Although Norte’s microchip did not discover whether gravity is quantum, other scientists are pursuing a variety of approaches to find gravitational quantum effects. For example, in 2017 two independent studies suggested that if gravity is quantum it could generate a link known as “entanglement” between particles, so that one particle instantaneously influences another no matter where either is located in the cosmos. A tabletop experiment using laser beams and microscopic diamonds might help search for such gravity-based entanglement. The crystals would be kept in a vacuum to avoid collisions with atoms, so they would interact with one another through gravity alone. Scientists would let these diamonds fall at the same time, and if gravity is quantum the gravitational pull each crystal exerts on the other could entangle them together.
The researchers would seek out entanglement by shining lasers into each diamond’s heart after the drop. If particles in the crystals’ centers spin one way, they would fluoresce, but they would not if they spin the other way. If the spins in both crystals are in sync more often than chance would predict, this would suggest entanglement. “Experimentalists all over the world are curious to take the challenge up,” says quantum gravity researcher Anupam Mazumdar of the University of Groningen in the Netherlands, co-author of one of the entanglement studies.
Another strategy to find evidence for quantum gravity is to look at the cosmic microwave background radiation, the faint afterglow of the big bang, says cosmologist Alan Guth of M.I.T. Quanta such as gravitons fluctuate like waves, and the shortest wavelengths would have the most intense fluctuations. When the cosmos expanded staggeringly in size within a sliver of a second after the big bang, according to Guth’s widely supported cosmological model known as inflation, these short wavelengths would have stretched to longer scales across the universe. This evidence of quantum gravity could be visible as swirls in the polarization, or alignment, of photons from the cosmic microwave background radiation.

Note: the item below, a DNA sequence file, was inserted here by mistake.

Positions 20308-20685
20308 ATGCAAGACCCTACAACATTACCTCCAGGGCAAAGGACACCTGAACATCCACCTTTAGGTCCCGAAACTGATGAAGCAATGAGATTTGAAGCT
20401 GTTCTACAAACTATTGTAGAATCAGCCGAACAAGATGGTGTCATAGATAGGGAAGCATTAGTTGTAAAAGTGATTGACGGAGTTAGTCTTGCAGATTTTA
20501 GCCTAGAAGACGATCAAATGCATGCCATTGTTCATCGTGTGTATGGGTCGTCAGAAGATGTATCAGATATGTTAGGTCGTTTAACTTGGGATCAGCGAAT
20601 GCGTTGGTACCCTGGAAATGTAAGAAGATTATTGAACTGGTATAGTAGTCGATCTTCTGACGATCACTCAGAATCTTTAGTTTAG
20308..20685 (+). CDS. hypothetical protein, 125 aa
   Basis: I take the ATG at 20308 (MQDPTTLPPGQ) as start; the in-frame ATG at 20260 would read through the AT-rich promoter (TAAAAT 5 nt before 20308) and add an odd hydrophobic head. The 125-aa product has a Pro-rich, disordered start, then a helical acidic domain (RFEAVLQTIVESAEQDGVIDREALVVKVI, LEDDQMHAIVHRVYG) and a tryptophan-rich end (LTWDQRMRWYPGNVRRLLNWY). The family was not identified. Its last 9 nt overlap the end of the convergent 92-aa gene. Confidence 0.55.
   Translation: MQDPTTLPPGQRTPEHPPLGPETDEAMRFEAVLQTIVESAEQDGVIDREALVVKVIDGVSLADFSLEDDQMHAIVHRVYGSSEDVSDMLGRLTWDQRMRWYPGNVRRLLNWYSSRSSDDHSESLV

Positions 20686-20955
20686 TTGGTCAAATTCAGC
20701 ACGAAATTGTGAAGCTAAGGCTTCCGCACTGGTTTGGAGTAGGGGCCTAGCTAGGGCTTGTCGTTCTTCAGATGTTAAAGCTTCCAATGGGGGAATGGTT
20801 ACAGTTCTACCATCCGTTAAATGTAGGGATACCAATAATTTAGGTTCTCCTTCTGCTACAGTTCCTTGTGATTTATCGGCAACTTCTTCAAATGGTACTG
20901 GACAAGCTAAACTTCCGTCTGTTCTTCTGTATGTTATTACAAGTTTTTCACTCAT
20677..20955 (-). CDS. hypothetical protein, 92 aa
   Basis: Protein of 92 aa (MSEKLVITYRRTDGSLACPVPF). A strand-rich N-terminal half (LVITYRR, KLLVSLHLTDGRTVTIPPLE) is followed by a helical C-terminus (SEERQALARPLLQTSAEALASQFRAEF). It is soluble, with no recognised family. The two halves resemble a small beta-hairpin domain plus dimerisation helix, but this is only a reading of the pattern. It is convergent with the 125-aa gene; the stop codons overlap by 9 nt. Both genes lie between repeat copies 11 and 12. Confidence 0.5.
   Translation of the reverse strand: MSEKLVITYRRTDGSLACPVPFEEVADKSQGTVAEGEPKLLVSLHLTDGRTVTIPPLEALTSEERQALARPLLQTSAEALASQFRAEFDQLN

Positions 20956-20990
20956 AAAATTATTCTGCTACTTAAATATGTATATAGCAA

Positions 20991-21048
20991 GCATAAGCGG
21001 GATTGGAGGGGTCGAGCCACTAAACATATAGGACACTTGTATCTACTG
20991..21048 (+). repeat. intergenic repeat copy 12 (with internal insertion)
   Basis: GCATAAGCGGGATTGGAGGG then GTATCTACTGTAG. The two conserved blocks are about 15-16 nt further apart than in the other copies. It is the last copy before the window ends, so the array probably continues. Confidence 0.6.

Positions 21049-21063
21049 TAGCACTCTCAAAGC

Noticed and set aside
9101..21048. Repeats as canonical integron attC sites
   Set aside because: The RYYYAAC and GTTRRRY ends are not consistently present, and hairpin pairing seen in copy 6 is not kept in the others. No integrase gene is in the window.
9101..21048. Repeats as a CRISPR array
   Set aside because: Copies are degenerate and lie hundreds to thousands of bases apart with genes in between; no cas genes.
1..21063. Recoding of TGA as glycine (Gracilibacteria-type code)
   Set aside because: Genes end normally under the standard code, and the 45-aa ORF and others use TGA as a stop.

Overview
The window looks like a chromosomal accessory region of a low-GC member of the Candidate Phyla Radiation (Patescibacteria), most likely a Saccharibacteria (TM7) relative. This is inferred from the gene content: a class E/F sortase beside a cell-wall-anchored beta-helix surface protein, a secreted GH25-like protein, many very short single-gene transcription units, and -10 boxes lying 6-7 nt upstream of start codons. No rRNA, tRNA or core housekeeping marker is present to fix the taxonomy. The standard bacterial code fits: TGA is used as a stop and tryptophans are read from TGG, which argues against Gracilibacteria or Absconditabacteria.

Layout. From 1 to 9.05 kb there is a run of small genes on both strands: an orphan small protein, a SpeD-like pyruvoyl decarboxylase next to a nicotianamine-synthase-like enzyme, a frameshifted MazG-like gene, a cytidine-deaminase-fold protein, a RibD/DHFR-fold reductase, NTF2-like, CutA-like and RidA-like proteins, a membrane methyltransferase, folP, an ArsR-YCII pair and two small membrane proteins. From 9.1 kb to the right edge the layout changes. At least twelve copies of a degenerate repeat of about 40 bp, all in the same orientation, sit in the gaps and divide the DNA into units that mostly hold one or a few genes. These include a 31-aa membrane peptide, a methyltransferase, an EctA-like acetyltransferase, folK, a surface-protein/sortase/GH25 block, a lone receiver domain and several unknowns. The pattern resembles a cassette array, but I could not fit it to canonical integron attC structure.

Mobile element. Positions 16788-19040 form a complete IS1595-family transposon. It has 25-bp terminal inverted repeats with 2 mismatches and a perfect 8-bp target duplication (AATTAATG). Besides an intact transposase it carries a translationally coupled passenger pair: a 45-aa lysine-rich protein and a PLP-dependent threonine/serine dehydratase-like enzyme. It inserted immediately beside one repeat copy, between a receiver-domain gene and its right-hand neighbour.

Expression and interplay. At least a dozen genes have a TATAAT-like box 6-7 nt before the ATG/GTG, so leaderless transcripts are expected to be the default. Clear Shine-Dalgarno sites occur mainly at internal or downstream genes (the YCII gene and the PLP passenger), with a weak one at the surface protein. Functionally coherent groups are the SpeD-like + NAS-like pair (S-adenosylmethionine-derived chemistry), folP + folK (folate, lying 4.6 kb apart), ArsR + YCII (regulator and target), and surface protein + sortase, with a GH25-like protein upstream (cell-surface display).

However, the intensity of these patterns of swirls, known as B-modes, depends very much on the exact energy and timing of inflation. “Some versions of inflation predict that these B-modes should be found soon, while other versions predict that the B-modes are so weak that there will never be any hope of detecting them,” Guth says. “But if they are found, and the properties match the expectations from inflation, it would be very strong evidence that gravity is quantized.”
One more way to find out whether gravity is quantum is to look directly for quantum fluctuations in gravitational waves, which are thought to be made up of gravitons that were generated shortly after the big bang. The Laser Interferometer Gravitational-Wave Observatory (LIGO) first detected gravitational waves in 2016, but it is not sensitive enough to detect the fluctuating gravitational waves in the early universe that inflation stretched to cosmic scales, Guth says. A gravitational-wave observatory in space, such as the Laser Interferometer Space Antenna (LISA), could potentially detect these waves, Wilczek adds.
In a paper recently accepted by the journal Classical and Quantum Gravity, however, astrophysicist Richard Lieu of the University of Alabama, Huntsville, argues that LIGO should already have detected gravitons if they carry as much energy as some current models of particle physics suggest. It might be that the graviton just packs less energy than expected, but Lieu suggests it might also mean the graviton does not exist. “If the graviton does not exist at all, it will be good news to most physicists, since we have been having such a horrid time in developing a theory of quantum gravity,” Lieu says.
Still, devising theories that eliminate the graviton may be no easier than devising theories that keep it. “From a theoretical point of view, it is very hard to imagine how gravity could avoid being quantized,” Guth says. “I am not aware of any sensible theory of how classical gravity could interact with quantum matter, and I can't imagine how such a theory might work.”